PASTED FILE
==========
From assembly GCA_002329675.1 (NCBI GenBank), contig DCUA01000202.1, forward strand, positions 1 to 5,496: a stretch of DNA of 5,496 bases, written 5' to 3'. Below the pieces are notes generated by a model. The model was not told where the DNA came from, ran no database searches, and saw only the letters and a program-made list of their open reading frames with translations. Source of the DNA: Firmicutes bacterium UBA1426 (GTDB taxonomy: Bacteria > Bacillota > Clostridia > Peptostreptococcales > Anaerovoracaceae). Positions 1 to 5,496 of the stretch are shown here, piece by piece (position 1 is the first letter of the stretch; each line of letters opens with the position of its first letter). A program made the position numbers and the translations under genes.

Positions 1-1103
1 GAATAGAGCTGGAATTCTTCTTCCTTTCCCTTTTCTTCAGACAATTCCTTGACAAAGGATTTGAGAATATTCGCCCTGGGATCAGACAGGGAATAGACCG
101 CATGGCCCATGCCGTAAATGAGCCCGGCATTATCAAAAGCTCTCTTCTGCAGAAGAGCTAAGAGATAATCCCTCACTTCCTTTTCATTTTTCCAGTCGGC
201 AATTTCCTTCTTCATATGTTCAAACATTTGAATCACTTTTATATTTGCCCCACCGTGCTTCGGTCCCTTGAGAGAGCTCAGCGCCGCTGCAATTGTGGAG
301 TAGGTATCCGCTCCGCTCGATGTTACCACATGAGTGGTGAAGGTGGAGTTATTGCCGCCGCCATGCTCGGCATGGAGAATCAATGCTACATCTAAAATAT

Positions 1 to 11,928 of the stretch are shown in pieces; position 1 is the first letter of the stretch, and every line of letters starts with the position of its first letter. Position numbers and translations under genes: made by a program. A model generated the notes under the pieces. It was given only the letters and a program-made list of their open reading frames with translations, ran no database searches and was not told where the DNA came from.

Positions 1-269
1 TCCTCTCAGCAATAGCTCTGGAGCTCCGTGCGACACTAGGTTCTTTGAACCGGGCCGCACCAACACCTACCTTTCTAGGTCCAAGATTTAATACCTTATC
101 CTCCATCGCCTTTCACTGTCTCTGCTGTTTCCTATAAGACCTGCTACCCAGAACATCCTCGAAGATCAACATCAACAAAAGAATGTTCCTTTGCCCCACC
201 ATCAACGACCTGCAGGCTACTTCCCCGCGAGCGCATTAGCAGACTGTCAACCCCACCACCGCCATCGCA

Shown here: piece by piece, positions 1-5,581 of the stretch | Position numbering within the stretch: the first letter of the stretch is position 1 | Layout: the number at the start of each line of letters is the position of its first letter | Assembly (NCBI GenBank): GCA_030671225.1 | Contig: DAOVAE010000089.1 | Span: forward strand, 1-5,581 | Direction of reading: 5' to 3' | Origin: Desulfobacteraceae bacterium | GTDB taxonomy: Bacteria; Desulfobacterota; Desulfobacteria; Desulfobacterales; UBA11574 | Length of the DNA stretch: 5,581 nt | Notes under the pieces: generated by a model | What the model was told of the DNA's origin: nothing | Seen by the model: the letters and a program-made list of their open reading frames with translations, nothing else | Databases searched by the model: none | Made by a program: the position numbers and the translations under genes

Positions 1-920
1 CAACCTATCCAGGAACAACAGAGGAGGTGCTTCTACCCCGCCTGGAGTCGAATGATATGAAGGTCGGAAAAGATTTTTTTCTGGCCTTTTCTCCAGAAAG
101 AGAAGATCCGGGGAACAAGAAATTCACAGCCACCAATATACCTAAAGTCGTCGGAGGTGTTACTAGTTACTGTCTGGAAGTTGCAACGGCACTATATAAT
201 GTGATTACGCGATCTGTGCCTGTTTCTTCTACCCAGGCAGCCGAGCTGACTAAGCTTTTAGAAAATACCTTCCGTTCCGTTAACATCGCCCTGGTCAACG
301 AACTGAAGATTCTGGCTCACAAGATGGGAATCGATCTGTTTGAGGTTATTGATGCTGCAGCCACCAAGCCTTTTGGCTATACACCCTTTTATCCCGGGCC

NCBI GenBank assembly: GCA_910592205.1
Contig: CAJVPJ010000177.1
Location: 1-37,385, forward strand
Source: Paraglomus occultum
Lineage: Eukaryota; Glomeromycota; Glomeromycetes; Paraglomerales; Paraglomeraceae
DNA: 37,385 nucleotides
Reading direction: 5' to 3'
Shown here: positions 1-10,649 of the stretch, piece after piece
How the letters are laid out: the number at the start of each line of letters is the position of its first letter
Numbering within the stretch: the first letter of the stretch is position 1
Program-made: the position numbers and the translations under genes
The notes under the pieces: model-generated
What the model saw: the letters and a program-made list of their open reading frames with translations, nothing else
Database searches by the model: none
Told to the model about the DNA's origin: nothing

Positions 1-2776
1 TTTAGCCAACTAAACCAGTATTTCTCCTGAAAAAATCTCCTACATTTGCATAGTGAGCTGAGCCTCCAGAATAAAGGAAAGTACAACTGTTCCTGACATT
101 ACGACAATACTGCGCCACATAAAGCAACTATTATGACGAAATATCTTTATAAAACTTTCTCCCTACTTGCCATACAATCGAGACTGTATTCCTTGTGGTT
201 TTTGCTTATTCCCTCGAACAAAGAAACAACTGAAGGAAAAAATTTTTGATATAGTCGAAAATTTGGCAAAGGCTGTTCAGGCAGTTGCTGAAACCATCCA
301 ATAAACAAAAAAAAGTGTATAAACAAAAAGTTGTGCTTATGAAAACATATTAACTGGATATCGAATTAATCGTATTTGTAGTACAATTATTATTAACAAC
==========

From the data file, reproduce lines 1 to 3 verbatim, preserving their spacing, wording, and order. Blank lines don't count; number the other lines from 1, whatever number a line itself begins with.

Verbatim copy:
From assembly GCA_002329675.1 (NCBI GenBank), contig DCUA01000202.1, forward strand, positions 1 to 5,496: a stretch of DNA of 5,496 bases, written 5' to 3'. Below the pieces are notes generated by a model. The model was not told where the DNA came from, ran no database searches, and saw only the letters and a program-made list of their open reading frames with translations. Source of the DNA: Firmicutes bacterium UBA1426 (GTDB taxonomy: Bacteria > Bacillota > Clostridia > Peptostreptococcales > Anaerovoracaceae). Positions 1 to 5,496 of the stretch are shown here, piece by piece (position 1 is the first letter of the stretch; each line of letters opens with the position of its first letter). A program made the position numbers and the translations under genes.

Positions 1-1103
1 GAATAGAGCTGGAATTCTTCTTCCTTTCCCTTTTCTTCAGACAATTCCTTGACAAAGGATTTGAGAATATTCGCCCTGGGATCAGACAGGGAATAGACCG